The Second Battle of Kehl occurred on 18 September 1796, when General Franz Petrasch's Austrian and Imperial troops stormed the French-held bridgehead over the Rhine river. The village of Kehl, which is now in the German state of Baden-Württemberg, was then part of Baden-Durlach. Across the river, Strasbourg, an Alsatian city, was a French Revolutionary stronghold. This battle was part of the Rhine Campaign of 1796, in the French Revolutionary War of the First Coalition.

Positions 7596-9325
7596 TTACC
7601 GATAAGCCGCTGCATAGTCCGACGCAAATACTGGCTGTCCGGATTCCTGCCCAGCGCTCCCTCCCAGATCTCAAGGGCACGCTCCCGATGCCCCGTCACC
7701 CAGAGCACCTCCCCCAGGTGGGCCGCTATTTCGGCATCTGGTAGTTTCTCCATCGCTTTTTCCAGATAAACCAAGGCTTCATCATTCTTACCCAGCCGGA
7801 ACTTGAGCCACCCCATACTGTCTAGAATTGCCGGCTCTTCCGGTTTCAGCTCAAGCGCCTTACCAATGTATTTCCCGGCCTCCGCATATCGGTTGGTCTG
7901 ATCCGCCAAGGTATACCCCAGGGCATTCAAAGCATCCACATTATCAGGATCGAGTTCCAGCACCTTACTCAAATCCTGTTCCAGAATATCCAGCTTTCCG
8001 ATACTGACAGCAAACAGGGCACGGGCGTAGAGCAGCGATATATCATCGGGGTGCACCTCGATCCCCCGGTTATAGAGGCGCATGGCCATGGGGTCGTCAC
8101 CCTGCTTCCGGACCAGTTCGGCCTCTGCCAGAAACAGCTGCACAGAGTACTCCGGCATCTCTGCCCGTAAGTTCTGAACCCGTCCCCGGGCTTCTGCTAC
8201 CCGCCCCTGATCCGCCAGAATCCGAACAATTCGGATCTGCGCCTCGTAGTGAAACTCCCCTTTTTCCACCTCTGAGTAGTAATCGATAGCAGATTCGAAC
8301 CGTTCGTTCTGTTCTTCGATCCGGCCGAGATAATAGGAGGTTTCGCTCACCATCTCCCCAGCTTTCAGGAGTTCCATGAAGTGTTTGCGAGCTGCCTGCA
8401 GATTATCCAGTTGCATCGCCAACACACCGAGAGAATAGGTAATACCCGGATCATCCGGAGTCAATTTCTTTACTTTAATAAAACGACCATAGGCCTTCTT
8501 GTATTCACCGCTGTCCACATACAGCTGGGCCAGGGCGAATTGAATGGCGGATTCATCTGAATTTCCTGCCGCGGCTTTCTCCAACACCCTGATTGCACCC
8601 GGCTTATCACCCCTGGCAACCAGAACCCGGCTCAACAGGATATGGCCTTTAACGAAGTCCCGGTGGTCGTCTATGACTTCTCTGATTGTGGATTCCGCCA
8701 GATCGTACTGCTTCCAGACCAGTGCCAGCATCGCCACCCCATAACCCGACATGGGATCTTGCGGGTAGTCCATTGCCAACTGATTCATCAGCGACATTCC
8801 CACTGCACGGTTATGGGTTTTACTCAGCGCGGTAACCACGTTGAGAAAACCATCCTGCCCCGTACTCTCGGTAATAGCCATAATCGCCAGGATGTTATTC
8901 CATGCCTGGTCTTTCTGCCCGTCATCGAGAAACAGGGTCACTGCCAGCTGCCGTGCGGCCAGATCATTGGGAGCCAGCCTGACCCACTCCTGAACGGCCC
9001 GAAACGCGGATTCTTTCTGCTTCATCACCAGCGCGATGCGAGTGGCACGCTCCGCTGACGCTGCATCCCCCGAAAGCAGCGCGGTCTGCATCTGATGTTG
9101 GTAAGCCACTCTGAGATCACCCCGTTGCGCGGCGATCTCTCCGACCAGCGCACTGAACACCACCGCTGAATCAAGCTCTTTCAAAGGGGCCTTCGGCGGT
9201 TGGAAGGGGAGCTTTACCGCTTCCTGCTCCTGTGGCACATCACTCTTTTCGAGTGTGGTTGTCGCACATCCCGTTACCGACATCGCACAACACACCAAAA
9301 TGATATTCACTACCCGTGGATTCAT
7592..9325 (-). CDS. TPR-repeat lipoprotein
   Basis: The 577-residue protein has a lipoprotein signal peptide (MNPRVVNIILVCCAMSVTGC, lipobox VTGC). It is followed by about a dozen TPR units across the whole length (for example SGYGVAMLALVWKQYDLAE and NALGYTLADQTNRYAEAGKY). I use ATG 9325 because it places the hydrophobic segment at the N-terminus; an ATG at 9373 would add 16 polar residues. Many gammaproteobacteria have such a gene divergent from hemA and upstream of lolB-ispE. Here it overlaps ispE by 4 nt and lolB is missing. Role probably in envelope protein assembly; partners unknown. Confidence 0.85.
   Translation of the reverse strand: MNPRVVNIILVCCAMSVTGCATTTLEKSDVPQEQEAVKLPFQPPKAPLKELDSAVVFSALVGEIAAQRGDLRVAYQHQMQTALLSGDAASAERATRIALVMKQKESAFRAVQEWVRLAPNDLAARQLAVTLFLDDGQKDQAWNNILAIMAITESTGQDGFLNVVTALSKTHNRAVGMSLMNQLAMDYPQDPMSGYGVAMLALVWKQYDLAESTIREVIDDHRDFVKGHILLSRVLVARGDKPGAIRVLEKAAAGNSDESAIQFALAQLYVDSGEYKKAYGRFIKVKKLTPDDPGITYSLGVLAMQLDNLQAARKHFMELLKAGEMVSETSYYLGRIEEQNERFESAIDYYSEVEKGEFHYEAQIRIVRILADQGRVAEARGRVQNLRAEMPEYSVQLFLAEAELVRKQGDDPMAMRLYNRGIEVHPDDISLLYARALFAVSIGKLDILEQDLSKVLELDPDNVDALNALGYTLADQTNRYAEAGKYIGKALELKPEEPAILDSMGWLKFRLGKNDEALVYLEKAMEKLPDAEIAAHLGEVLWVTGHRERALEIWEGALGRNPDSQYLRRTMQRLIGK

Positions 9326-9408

In the 1790s, the Rhine was wild, unpredictable, and difficult to cross. Its channels and tributaries created islands of trees and vegetation that were alternately submerged by floods or exposed during the dry seasons. A complex of bridges, gates, fortifications and barrage dams linked Kehl with Strasbourg. These had been constructed by the fortress architect Sébastien le Préstre de Vauban in the seventeenth century. The crossings had been contested before: in 1678 during the French-Dutch war, in 1703 during the War of the Spanish Succession, in 1733 during the War of the Polish Succession, and earlier in Battle of Kehl, when the French crossed into the German states on 23–24 June. Critical to French success would be the army's ability to cross the Rhine at will. The crossings at Hüningen, near the Swiss city of Basel, and at Kehl, offered access to most of southwestern Germany; from there, French armies could sweep north, south, or east, depending on their military goal.
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